to ruminate (intransitive verb) :
1. to chew again what has been chewed slightly and swallowed : chew the cud
2. to go over in the mind repeatedly and often casually or slowly
Ever found yourself unable to stop thinking about something? Perhaps about that interview you had yesterday, or maybe that date you had last week, that argument you had with your partner, or about the ridiculous amount of college loans you have to pay off? No matter how hard you try to think about something else, your mind keeps swirling back to that unavoidable something, ruminating around and around an endless spiral of repetitive thoughts....
My best friend and I found ourselves fascinated by our own ruminative minds and decided we should write our dissertations on it.
We designed an experiment where we had participants play a word association game with an avatar on a computer screen, while we measured their ruminative tendencies, mind wandering thoughts, their pitch, and eye movements. We found out some interesting things:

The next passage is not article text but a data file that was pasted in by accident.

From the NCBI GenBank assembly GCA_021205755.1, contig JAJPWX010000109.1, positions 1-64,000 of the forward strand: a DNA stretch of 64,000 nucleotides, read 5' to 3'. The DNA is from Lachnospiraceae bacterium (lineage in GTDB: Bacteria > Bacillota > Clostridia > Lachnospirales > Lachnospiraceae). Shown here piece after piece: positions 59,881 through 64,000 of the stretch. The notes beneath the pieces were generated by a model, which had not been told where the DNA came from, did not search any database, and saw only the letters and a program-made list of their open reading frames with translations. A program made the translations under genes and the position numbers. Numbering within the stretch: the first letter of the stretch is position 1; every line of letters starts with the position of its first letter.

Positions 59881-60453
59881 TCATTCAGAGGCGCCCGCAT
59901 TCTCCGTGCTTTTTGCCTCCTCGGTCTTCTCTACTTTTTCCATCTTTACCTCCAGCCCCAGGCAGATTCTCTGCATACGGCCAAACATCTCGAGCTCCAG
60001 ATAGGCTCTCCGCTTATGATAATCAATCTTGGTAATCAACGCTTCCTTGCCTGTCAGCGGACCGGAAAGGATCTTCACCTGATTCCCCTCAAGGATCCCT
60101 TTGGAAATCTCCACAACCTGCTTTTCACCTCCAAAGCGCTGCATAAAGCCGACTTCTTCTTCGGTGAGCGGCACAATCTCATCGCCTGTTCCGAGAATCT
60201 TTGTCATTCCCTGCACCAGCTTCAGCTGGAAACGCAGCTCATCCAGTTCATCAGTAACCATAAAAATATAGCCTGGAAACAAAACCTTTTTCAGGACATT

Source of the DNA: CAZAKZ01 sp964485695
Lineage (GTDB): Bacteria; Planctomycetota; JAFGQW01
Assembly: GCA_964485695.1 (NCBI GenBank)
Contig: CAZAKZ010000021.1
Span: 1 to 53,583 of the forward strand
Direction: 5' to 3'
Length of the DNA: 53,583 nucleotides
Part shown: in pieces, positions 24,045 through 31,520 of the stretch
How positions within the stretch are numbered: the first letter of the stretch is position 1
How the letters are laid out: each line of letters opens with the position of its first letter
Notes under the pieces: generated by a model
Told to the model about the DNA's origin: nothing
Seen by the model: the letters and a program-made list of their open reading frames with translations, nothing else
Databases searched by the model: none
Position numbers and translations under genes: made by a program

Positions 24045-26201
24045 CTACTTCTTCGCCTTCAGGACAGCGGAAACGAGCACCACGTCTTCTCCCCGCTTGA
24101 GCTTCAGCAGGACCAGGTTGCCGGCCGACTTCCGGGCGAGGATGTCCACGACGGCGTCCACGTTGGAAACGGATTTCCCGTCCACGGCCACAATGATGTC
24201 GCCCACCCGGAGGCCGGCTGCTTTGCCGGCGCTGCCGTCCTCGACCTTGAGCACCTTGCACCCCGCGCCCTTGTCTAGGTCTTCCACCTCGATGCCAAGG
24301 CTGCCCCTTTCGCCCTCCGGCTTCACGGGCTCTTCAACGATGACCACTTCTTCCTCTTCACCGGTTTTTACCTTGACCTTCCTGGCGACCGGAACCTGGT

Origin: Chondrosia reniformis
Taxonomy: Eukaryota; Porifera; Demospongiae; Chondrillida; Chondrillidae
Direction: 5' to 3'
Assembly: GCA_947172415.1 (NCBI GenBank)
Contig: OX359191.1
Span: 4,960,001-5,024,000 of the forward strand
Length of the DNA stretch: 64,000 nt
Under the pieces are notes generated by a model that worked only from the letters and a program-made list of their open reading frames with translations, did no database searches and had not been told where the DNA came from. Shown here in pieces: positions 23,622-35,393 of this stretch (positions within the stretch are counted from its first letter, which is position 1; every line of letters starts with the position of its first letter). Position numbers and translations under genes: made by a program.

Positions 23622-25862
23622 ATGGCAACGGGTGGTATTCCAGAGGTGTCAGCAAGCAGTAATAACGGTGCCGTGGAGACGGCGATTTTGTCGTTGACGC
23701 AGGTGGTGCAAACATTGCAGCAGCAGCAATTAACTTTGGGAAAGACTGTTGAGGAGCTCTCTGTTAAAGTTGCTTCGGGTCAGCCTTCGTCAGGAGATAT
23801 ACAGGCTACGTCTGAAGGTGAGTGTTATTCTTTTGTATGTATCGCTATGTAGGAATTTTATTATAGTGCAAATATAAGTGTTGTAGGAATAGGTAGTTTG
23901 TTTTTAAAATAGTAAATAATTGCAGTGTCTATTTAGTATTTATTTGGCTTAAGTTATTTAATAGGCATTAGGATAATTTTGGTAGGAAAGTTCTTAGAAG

1. Rumination takes us away from the present, leading our minds astray. Often, it leads us worry more about our task performance (i.e.:how well we are doing on the task, how much longer the task will last, etc.).
2. Rumination leads people to imitate others less. (Imitation is a sign of social acceptance, congruence and rapport.)
3. Rumination leads people to generate more negative words in a word association game.
4. Rumination leads people to blink more during a word association game (Blinking is a sign of internally oriented attention).
What does all of this mean? By observing people's behaviours when speaking (i.e.: their pitch, their words, and their eye movements), we are able to observe cues to a ruminative style of thinking.
Is ruminating a bad thing? It depends. If chewing over something again again serves a purpose, as for cows, to digest and actively find solutions to their problems, not at all; however, if it leads people to hopelessly worry, it may have negative consequences (i.e.: lead to more negative thoughts, less rapport, and greater social distance from others).
Want to dig deeper into our findings in this research? Check out our paper by clicking below: